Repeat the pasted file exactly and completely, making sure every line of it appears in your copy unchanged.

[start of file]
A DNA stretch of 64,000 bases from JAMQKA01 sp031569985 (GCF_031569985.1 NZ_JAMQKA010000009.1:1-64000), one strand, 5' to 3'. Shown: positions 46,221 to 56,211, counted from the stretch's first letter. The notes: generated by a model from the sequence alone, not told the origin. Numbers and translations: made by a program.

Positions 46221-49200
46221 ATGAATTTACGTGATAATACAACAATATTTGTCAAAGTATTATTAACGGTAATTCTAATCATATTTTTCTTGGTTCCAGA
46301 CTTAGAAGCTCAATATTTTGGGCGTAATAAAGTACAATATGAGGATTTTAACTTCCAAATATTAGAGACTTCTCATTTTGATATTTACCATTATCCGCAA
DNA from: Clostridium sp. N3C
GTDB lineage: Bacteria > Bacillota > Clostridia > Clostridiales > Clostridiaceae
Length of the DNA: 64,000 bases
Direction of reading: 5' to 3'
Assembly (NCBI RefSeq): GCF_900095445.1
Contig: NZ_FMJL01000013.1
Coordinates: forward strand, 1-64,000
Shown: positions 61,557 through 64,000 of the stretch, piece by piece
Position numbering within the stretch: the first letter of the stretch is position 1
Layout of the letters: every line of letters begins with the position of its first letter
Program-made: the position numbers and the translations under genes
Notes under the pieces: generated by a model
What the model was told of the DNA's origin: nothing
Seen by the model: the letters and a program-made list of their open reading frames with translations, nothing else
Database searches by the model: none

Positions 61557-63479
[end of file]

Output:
A DNA stretch of 64,000 bases from JAMQKA01 sp031569985 (GCF_031569985.1 NZ_JAMQKA010000009.1:1-64000), one strand, 5' to 3'. Shown: positions 46,221 to 56,211, counted from the stretch's first letter. The notes: generated by a model from the sequence alone, not told the origin. Numbers and translations: made by a program.

Positions 46221-49200
46221 ATGAATTTACGTGATAATACAACAATATTTGTCAAAGTATTATTAACGGTAATTCTAATCATATTTTTCTTGGTTCCAGA
46301 CTTAGAAGCTCAATATTTTGGGCGTAATAAAGTACAATATGAGGATTTTAACTTCCAAATATTAGAGACTTCTCATTTTGATATTTACCATTATCCGCAA
DNA from: Clostridium sp. N3C
GTDB lineage: Bacteria > Bacillota > Clostridia > Clostridiales > Clostridiaceae
Length of the DNA: 64,000 bases
Direction of reading: 5' to 3'
Assembly (NCBI RefSeq): GCF_900095445.1
Contig: NZ_FMJL01000013.1
Coordinates: forward strand, 1-64,000
Shown: positions 61,557 through 64,000 of the stretch, piece by piece
Position numbering within the stretch: the first letter of the stretch is position 1
Layout of the letters: every line of letters begins with the position of its first letter
Program-made: the position numbers and the translations under genes
Notes under the pieces: generated by a model
What the model was told of the DNA's origin: nothing
Seen by the model: the letters and a program-made list of their open reading frames with translations, nothing else
Database searches by the model: none

Positions 61557-63479